Kaldor and the British Psychological Society are today celebrating the launch of The Psychologist using Pugpig. Available now on iOS and Android, The Psychologist is the Society’s monthly magazine which is read by more than 50,000 members and serves as a forum for communication, discussion and debate on a range of psychological topics.
Prior to the new Pugpig-powered app, The Psychologist was available in print and as a flip-page digital replica. The new app integrates with the membership database of the Society, allowing members access to all content that incorporates all of Pugpig’s interactive functionality and renders beautifully across all screen sizes.
Now 115 years old, The British Psychological Society promotes excellence and ethical practice in the science, education and practical applications of psychology.
Dr Jon Sutton, Managing Editor of The Psychologist, said: ‘We’re delighted to get our app out there. Kaldor have been great to work with. I think what we’ve ended up with is pragmatic in terms of how it works with our existing systems and resources, but represents such an improvement in terms of how our readers will be able to access our content on the go. As well as the monthly edition, we’ll be dropping in a few open specials from time to time… I think this will be a real game changer in terms of how we work, and the visibility of The Psychologist and hopefully even psychology itself!’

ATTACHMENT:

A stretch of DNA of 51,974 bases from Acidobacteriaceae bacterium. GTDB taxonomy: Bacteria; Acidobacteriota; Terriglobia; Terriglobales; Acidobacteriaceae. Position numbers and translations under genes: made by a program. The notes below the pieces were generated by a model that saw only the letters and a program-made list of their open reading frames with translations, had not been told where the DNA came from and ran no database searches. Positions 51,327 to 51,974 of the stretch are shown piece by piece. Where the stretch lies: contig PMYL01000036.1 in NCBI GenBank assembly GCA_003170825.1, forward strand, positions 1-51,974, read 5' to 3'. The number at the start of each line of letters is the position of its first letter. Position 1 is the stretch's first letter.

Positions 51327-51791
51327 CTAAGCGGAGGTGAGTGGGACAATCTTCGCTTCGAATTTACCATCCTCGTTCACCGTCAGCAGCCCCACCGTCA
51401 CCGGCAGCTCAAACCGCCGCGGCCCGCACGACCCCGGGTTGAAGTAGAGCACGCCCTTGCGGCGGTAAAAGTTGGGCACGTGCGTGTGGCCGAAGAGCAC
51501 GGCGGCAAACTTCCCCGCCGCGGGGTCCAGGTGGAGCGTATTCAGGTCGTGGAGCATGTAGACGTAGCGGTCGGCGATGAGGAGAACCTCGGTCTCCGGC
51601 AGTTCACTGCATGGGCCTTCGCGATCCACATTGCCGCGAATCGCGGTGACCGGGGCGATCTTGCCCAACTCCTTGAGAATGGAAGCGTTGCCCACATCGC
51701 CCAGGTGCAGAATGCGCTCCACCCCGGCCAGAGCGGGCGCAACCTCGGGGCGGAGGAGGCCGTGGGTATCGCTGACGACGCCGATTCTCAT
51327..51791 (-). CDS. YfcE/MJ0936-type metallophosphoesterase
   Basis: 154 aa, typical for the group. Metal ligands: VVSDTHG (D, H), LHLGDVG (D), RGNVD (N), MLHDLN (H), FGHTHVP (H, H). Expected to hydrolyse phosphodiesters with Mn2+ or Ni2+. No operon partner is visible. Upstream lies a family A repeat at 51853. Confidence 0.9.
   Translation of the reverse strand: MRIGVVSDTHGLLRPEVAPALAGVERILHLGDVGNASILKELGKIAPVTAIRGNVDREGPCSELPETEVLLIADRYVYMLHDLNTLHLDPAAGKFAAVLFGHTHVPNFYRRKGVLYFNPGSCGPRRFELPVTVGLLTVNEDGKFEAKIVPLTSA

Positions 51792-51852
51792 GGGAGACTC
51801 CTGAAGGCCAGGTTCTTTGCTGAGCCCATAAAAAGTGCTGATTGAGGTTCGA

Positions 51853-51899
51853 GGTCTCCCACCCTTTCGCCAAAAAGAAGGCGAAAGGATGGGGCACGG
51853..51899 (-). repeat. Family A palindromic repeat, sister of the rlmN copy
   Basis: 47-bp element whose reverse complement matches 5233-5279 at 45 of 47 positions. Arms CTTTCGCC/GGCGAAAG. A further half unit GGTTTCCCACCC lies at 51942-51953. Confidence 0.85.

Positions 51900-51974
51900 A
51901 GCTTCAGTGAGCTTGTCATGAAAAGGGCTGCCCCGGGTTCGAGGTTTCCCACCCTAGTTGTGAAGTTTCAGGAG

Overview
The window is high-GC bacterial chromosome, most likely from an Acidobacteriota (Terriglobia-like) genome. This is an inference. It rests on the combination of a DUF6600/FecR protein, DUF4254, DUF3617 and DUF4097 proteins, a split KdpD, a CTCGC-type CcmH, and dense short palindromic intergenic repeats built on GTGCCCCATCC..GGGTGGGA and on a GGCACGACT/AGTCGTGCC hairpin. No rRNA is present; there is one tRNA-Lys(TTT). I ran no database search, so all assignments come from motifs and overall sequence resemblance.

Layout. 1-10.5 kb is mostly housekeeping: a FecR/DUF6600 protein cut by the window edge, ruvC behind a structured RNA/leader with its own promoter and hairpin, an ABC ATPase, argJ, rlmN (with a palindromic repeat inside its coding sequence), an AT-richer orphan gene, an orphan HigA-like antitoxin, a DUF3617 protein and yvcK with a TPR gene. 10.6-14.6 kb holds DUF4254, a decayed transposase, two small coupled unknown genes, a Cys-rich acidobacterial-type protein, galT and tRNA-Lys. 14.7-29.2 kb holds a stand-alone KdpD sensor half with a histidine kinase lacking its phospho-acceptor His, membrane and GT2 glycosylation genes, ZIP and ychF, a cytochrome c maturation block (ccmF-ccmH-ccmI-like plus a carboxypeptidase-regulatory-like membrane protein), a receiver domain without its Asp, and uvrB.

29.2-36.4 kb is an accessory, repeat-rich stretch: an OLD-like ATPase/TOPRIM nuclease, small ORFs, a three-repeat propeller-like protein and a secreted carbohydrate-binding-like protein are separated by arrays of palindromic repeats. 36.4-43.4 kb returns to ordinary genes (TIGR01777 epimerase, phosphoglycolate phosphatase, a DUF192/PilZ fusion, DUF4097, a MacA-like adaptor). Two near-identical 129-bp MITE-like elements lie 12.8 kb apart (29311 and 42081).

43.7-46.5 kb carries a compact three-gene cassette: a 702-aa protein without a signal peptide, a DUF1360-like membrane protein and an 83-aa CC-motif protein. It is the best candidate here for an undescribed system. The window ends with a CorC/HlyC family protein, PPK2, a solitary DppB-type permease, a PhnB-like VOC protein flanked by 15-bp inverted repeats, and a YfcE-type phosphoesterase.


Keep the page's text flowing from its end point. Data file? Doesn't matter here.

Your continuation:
Jonny Kaldor, CEO and co-founder of Kaldor, the creators of Pugpig says “We’re seeing a steep rise in the number of membership organisations and societies using digital channels to communicate with their members. Using an app, societies can choose how they send their members content, either by bundling it up into a traditional edition, or by sending a continuously updating stream of content, or even mixing the two models together. In this way, readers get the cover to cover reading experience they are familiar with, while also getting up to the minute breaking news as it unfolds.”